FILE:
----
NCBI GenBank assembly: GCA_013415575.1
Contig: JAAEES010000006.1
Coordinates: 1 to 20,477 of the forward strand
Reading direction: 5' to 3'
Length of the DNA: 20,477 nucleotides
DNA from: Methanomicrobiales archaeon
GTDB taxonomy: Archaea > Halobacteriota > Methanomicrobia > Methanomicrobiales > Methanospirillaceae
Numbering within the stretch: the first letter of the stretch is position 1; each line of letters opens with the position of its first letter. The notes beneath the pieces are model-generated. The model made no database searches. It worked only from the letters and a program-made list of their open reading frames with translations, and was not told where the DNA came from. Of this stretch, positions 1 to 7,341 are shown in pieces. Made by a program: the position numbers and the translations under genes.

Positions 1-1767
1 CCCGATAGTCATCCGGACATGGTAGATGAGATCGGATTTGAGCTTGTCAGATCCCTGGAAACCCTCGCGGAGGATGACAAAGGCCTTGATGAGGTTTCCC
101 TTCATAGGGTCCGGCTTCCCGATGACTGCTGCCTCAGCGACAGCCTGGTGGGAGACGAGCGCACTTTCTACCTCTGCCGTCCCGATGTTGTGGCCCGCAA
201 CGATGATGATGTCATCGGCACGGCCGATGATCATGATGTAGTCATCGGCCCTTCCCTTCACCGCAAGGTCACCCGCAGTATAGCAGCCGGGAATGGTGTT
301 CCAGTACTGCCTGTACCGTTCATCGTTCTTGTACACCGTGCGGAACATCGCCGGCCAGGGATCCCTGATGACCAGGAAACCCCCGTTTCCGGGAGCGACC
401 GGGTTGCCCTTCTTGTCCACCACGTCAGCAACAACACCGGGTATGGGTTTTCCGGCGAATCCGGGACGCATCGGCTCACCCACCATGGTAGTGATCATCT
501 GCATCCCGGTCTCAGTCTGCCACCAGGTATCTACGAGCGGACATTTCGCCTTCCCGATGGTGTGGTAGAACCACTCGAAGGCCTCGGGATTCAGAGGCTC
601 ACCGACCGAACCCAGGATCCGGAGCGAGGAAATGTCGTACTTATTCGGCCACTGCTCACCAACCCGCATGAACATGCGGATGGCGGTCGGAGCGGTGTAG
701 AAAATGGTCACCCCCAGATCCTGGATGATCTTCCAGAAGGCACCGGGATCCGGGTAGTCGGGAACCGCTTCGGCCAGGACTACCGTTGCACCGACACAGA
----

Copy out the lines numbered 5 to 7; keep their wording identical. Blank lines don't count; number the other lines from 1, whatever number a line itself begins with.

Length of the DNA: 20,477 nucleotides
DNA from: Methanomicrobiales archaeon
GTDB taxonomy: Archaea > Halobacteriota > Methanomicrobia > Methanomicrobiales > Methanospirillaceae